My sister adopted (2) special needs children and cannot take care of them both. My husband and I have taken in her daughter and plan to keep her. Do we have to obtain a lawyer in order to get legal guardianship or are there forms available to fi...
You should hire an attorney even if the case is not being contested. Since your sister is their legal mother, she would have to either consent to the guardianship or rescind her rights to the daughter. Also, depending on their ages, it may be more appropriate to do a legal adoption rather than a guardianship. That is something you would want to take up with your attorney.
Generally speaking, in a guardianship in Texas, the court must appoint an Attorney Ad Litem to represent the interest of the proposed ward and may appoint a Guardian Ad Litem as well to make decisions about the proposed ward during the guardianship proceeding. Often, the Attorney Ad Litem and the Guardian Ad Litem will be the same person, an attorney trained in guardianship matters who is certified by the State to represent clients with special needs. Some courts may also appoint a court investigator who will represent the court in the matter, serving a role similar to the Attorney/Guardian Ad Litem.
The Ad Litem will meet the proposed ward, the applicant and any other relatives or persons in close contact with the proposed ward in order to make a determination as to the proposed ward's best interest. Once the Ad Litem has made his/her determination, a report will be written and filed with the Court. If the Ad Litem agrees that the proposed ward needs the guardianship and that the applicant is the right person for the job, then a simple prove-up hearing (where both the Applicant and proposed ward will be asked to answer questions for the record) will be scheduled with the Judge who will then make a final determination regarding the needs of the proposed ward. Only a Judge can legally remove a person's rights and give them to another person.
If the Applicant is appointed Guardian by the Court, he/she will have to take an oath, set a bond, and finalize guardianship documents which your attorney would prepare. The entire process can take a few months, mainly because the courts are busy and scheduling can be difficult with everybody involved, but once it is complete, you will be able to make important decisions for the well being of the ward. You should also be aware that the ward will be responsible for paying the fees of the Attorney/Guardian Ad Litem if the proposed ward has monetary assets available to them and is not listed as indigent. Your attorney can file an Indigent Petition which would allow the Attorney fees to be paid from the County Treasury.See question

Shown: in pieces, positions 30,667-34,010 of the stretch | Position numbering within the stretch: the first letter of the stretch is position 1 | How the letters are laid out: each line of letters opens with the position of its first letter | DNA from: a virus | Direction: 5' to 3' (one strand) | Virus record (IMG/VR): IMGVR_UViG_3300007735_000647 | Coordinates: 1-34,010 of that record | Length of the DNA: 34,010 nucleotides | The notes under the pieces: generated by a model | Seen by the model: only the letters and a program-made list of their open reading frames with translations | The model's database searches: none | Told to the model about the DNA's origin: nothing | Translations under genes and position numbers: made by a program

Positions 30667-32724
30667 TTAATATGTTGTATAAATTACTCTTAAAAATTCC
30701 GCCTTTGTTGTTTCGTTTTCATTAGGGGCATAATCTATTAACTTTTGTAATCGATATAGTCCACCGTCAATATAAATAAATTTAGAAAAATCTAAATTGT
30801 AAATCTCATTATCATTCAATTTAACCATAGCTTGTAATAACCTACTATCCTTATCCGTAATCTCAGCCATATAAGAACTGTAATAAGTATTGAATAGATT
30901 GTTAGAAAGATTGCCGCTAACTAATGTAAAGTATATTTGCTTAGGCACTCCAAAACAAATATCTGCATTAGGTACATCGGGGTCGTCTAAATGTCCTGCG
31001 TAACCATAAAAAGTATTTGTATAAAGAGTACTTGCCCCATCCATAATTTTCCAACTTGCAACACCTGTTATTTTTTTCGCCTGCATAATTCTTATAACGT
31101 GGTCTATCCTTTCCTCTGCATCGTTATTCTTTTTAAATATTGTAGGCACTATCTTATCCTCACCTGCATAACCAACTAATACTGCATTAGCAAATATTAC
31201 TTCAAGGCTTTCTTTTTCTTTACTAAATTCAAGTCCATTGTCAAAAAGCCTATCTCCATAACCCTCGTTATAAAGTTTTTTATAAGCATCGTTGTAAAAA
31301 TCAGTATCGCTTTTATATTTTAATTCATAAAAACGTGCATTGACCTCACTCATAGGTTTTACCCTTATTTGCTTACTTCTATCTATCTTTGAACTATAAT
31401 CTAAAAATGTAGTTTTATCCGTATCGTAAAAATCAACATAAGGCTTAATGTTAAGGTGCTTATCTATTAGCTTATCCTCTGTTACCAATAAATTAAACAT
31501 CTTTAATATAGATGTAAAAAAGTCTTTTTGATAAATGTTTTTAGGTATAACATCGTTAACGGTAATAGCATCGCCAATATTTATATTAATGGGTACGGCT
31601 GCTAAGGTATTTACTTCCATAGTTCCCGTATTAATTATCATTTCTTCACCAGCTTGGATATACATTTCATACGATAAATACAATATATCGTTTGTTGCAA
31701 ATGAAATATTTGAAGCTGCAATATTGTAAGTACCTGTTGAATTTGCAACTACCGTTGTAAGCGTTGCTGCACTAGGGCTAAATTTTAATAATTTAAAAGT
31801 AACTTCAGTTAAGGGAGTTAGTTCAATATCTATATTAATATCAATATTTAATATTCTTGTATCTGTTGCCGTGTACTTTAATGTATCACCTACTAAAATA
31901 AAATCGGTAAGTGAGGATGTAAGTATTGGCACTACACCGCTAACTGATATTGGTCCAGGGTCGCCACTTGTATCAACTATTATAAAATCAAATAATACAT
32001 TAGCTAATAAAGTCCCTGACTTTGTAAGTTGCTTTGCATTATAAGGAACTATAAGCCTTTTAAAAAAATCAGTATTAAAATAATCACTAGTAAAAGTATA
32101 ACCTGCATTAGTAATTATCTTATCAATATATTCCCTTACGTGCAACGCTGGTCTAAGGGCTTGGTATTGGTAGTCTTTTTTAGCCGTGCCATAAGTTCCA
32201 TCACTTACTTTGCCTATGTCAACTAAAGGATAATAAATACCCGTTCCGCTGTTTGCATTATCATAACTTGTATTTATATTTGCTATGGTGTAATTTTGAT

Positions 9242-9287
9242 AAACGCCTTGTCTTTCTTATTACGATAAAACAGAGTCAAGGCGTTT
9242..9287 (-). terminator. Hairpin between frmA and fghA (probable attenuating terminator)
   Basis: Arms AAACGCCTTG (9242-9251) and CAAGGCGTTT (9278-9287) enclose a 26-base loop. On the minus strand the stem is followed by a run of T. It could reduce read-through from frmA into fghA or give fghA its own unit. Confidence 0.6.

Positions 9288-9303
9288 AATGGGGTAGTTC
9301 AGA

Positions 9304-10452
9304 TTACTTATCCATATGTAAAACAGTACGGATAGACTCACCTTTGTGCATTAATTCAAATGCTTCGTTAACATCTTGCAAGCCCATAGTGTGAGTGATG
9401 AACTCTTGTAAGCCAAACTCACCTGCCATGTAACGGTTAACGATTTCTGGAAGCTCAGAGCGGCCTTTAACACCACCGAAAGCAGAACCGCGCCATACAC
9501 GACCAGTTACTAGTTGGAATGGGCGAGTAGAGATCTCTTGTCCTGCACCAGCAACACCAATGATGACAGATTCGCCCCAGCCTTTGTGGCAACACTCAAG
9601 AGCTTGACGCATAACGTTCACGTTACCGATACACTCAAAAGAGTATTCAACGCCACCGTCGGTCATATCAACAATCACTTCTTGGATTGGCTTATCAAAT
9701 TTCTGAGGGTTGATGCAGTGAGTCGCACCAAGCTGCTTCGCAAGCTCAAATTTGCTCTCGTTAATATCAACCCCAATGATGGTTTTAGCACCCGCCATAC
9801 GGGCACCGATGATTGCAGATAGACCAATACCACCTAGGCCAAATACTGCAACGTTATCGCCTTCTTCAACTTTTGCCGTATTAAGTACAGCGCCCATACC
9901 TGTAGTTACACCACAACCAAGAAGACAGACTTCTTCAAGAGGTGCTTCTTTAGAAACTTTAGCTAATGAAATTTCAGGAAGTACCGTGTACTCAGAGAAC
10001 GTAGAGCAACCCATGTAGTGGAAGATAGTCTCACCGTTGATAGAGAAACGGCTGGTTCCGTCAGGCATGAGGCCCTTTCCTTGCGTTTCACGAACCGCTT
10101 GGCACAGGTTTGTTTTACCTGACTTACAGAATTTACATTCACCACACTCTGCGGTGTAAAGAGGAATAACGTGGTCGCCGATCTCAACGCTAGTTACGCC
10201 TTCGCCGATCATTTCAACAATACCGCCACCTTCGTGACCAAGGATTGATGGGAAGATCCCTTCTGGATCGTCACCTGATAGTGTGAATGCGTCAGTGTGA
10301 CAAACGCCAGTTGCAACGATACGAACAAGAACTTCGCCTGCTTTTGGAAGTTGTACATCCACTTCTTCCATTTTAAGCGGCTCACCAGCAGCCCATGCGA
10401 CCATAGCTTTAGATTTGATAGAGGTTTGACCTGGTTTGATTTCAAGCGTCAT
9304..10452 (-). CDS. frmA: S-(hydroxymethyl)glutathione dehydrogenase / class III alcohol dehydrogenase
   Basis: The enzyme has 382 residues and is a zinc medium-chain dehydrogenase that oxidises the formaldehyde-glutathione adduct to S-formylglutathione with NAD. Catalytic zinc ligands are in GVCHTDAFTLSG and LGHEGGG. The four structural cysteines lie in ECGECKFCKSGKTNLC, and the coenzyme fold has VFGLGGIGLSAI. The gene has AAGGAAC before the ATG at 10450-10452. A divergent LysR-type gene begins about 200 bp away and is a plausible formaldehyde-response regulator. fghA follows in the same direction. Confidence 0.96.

I was recently released from prison. My father who raised me alone for 30 years, passed away 1 month prior to my release. I was able to attend his service but was hurried away and left in the dark when it came to his estate, will, life insurance ...
Try to get a copy of the will. If your uncle has been appointed by the court as Executor of your father's estate, then his will should be available for review with the original Application for Probate filed with the court. If you are not named in the will, you should pay special attention to the residuary clause. Once the estate has been cleared of all debts, the residuary clause provides for any property not specifically listed in the will and who will take such property.
If you feel that the will was flawed in some way or that your father was coerced into signing it, you may contest the will in the probate court, but I would highly recommend hiring an attorney for this matter.
Any life insurance or other payable on death accounts would not apply to the probate proceeding, they would simply be paid out to the beneficiary listed on the account once a death certificate is provided. The Executor would have no authority over these types of accounts.See question